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Dreams Lie Beneath
Author:Rebecca Ross



I walked through town, holding the book of nightmares on my hip like it was a child, smiling and waving to the people I passed. All who I knew well, by name and by dream alike. I hurried when I reached the market, the heart of Hereswith, where both gossip and activity thrived. I didn’t have time to be ensnared by either one, and I followed the eastern road to the lower edge of town, where the cottages became more distant from each other, melting into verdant patches of farms marked by low stone walls.

I smelled the Fieldings’ sheep before I reached their gate. A black-and-white collie barked as I approached the front door, which sat ajar. I hesitated on the stoop; I could hear a faint argument, just within the cottage. . . .

“We can’t afford it, Jane. Our daughters need bread more than they need dreamless sleep.”

“Look at her, Spruce. Will you do nothing? She won’t even speak!”

“The girls have brought this on themselves. I’ve said this time and time again, and those cards need to be—”

“Those were my grandfather’s cards!”

Spruce sighed. “I’ve summoned the magician. If you won’t see the cards burned . . . what more do you want me to do, woman?”

I didn’t like Spruce Fielding’s tone. I knocked on the door, and it creaked open farther, exposing the central room of the cottage. Jane Fielding, a woman whose blond hair was lank and streaked with gray, sat on a threadbare couch with a bundle of blankets—which was probably her youngest daughter—cradled on her lap. Spruce, a ruddy-faced man with a thick brown beard who was so tall he had to stoop to avoid banging his head on the timber beams, was pacing until he saw me.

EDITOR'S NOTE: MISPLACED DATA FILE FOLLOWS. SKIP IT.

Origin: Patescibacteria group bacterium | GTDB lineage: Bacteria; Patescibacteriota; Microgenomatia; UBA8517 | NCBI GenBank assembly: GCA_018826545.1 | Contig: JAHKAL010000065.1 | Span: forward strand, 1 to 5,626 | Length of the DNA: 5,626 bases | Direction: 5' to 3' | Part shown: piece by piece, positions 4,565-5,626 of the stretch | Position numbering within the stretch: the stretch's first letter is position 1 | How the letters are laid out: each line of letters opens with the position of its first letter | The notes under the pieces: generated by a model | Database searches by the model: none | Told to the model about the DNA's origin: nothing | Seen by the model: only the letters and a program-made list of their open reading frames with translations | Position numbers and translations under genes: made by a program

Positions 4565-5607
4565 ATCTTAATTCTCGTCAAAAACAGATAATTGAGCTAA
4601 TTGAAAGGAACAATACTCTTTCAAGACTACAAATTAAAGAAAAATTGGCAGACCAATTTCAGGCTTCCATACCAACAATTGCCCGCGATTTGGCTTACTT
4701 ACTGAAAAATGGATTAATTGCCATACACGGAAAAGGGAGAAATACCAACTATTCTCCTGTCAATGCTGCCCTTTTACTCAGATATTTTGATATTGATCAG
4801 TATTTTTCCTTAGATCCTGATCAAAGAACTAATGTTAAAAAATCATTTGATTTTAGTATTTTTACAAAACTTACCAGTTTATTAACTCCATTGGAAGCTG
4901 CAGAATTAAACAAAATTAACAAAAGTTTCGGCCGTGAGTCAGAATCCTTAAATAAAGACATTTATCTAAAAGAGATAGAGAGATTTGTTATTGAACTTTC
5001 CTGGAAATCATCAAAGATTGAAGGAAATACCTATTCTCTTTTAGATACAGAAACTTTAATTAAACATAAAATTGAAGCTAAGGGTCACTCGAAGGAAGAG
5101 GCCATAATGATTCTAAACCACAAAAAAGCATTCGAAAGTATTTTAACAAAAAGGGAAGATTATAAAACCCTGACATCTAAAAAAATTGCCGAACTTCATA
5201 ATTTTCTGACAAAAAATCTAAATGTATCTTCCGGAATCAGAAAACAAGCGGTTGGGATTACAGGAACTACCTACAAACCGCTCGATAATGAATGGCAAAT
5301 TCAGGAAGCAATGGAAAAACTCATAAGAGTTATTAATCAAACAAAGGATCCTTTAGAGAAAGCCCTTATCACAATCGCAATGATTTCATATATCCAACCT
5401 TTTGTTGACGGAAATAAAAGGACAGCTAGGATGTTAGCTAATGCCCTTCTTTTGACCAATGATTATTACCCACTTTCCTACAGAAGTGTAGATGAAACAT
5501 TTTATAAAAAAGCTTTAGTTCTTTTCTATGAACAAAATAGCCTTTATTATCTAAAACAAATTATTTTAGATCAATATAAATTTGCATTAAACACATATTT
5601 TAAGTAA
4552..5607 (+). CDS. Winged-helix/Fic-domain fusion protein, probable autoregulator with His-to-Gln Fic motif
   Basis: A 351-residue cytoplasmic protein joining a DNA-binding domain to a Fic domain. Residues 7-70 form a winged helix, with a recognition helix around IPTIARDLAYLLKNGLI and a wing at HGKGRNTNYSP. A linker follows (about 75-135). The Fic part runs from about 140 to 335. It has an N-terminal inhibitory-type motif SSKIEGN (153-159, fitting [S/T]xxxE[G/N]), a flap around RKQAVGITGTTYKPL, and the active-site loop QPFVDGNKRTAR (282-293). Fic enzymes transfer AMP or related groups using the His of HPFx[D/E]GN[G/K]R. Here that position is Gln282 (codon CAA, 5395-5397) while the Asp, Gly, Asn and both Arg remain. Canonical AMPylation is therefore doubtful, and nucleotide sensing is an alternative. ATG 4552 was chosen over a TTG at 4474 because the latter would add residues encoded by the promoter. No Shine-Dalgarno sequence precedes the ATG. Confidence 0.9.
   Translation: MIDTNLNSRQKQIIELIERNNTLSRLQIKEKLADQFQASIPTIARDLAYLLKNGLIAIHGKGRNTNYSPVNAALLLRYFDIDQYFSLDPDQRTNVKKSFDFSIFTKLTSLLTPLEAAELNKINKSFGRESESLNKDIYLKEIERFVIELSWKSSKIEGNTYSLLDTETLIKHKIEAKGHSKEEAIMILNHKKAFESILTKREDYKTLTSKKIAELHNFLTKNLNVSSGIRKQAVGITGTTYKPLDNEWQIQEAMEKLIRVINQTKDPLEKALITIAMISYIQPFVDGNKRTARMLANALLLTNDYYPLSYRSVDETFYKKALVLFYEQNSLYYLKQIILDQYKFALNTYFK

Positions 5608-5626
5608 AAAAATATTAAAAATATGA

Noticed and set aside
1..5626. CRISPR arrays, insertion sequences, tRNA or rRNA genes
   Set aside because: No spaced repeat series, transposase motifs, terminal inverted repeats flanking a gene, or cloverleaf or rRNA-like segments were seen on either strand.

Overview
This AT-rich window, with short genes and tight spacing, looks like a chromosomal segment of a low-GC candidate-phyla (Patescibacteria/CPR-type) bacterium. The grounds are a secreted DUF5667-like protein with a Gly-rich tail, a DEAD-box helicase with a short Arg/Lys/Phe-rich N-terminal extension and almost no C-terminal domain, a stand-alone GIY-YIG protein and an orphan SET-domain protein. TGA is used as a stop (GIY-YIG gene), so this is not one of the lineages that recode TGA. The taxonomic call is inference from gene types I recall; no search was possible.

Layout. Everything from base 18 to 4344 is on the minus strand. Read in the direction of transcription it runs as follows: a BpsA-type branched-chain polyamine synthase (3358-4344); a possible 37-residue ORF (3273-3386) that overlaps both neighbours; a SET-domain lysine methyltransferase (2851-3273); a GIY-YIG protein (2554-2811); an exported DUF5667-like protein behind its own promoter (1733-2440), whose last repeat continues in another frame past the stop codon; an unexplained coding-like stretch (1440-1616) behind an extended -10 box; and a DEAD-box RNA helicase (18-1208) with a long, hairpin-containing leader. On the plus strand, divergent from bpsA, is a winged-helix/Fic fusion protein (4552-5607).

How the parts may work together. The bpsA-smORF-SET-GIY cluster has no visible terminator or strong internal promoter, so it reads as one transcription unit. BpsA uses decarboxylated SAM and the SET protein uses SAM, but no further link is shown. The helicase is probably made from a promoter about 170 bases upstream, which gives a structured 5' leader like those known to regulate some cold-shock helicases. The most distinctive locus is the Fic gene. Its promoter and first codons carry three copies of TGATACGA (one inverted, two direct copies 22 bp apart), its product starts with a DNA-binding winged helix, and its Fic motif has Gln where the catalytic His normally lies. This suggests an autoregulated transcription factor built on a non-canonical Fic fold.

“Miss Clem!” he said, surprised as he moved to greet me. “Thank you for coming. We were expecting—”

“My father,” I concluded. “Yes, I know. But he’s in bed fighting a fever. I’ve come in his stead.”

“Oh, I’m sorry to hear that,” Spruce said, removing his cap to twist it in his hands.

“Sorry that I’m here, or that my father is ill?” I jested, hoping to lighten the mood as well as the dread the Fieldings were expressing upon the realization that I, and not my esteemed father, had come to divine the nightmare.

Spruce was speechless. Sometimes the men of Hereswith didn’t know how to take my wit. I stepped into the room, my eyes adjusting to the dim interior light.

All five of the Fielding daughters were present. Two were in the loft, peering down at me like roosted birds, and the other three were on the main level. The eldest was chopping carrots in the kitchen; the second-eldest, by the hearth, was trying to make a quilt out of scraps; and the youngest, the one whose dream I had come to glean, was indeed wrapped in her mother’s arms. All the girls’ names began with an E, to my distress. I could never keep any of them straight—Enya, Esther, Elizabeth, Edith—save for little Elle, who had a palindrome name, something I had always wanted.

Elle, who was around seven and far too thin and small for her age, blinked at me from the edge of her blanket.

“Hello, Elle,” I greeted her. “May I come sit next to you?”

The little girl gave a curt nod, and I sat beside her and her mother on the lumpy couch, easing the book of nightmares down to rest on my thighs. I detested having an audience, how both parents watched me with wide, dubious eyes, and how the sisters froze like statues, soaking in my every move. Even the collie, who had snuck into the house, sat in a patch of sun, one blue eye and one brown eye pinned on me.